version has a non-deterministic output, since it goes through `Concurrently`

(`IO`

's dual). It is exactly what you would expect while using mapConcurrently. One possible output is `5 10 6 1 3 2 9 4 7 8`

.

### ZipList

The dual `Applicative`

instance of `[]`

is the one defined by `ZipList`

, which doesn't have anything to do with parallelism.

```
instance ParDual ZipList [] where
parallel = ZipList
sequential = getZipList
```

Let's have a look at the examples shown below.

```
((+) <$> [1..5] <*> [6..10]) == [7,8,9,10,11,8,9,10,11,12,9,10,11,12,13,10,11,12,13,14,11,12,13,14,15]
parMap2 [1..5] [6..10] (+) == [7,9,11,13,15]
```

The standard version iterates over both lists "sequentially". That is, it iterates over the first one, and then over the second one, returning the cartesian product of both lists.

Conversely, `ZipList`

s only return the sum of the current elements of both lists such as `1 + 6`

, `2 + 7`

, and so on. It iterates over both lists in "parallel", effectively traversing both at once.

### parBitraverse

Operates over any `Bitraversable`

such as `Either`

or `(,,)`

.

```
res1 = [("ba",'2','T'),("ba",'2','r'),("ba",'2','u'),("ba",'2','e'),("ba",'4','T'),("ba",'4','r'),("ba",'4','u'),("ba",'4','e')]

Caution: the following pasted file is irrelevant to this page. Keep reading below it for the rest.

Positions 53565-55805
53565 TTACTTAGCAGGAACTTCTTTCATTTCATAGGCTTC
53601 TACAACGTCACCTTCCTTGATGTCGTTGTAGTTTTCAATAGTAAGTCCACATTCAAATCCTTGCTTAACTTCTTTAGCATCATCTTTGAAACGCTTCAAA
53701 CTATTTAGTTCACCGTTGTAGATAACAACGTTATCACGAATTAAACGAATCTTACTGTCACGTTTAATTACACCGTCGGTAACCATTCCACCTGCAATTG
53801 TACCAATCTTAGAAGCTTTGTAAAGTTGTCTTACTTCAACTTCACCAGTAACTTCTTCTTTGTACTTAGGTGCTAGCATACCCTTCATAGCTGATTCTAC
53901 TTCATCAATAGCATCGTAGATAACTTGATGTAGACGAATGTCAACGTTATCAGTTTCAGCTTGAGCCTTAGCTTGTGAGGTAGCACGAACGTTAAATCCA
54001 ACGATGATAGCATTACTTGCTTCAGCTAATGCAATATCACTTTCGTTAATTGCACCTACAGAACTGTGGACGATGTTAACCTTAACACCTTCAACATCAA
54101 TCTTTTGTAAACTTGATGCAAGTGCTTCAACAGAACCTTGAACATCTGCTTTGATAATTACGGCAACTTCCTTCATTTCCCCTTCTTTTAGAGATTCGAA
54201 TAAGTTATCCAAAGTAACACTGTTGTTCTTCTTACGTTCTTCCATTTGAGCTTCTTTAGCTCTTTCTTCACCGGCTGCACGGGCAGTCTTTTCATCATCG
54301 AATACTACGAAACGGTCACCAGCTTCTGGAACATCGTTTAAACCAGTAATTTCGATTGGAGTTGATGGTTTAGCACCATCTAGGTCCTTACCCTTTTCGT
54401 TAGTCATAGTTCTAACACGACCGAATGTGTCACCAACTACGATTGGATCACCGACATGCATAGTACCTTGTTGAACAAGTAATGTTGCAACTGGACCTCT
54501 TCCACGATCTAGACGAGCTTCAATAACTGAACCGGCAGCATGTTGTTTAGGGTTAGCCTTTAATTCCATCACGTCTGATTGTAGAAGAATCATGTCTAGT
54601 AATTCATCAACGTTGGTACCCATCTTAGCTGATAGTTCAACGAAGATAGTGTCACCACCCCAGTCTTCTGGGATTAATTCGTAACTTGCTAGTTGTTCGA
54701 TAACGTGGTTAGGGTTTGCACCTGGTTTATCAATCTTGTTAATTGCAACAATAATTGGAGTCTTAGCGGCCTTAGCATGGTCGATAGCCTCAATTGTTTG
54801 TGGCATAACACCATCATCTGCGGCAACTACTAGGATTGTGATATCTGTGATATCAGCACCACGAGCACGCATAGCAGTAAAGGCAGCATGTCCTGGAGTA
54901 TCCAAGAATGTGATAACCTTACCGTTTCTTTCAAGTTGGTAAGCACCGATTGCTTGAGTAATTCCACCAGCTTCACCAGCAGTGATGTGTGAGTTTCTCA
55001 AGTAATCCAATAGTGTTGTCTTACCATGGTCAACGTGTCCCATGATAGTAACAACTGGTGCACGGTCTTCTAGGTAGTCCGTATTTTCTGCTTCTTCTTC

(bitraverse show show ("ba", 24, True)) == res1
```

The standard `bitraverse`

for `(String, Int, Bool)`

traverses over the second value and then over the third value, combining the results on each iteration.

```
(parBitraverse show show ("ba", 24, True)) == [("ba",'2','T'),("ba",'4','r')]
```

The dual variant traverses all the values at the same time, terminating as soon as either value is empty.

## Test suite

The test suite property-checks the functions defined in `ParDual`

applied to different types of values.

```
$ nix-shell --run 'cabal new-run par-dual-tests'
━━━ Main ━━━
✓ prop_parMap2_on_success passed 100 tests.
✓ prop_parMap2_accumulates_errors passed 100 tests.
✓ prop_parTraverse_accumulates_errors passed 100 tests.
✓ prop_parTraverse_io_is_concurrent passed 10 tests.
✓ prop_parMap2_on_lists passed 100 tests.
✓ prop_parBitraverse passed 100 tests.
✓ 6 succeeded.
```

## Publishing

Generating documentation and tarball file to upload.

```
$ cabal new-haddock --haddock-for-hackage --enable-doc
$ cabal upload -d dist-newstyle/par-dual-0.1.0.0-docs.tar.gz
$ cabal new-sdist
```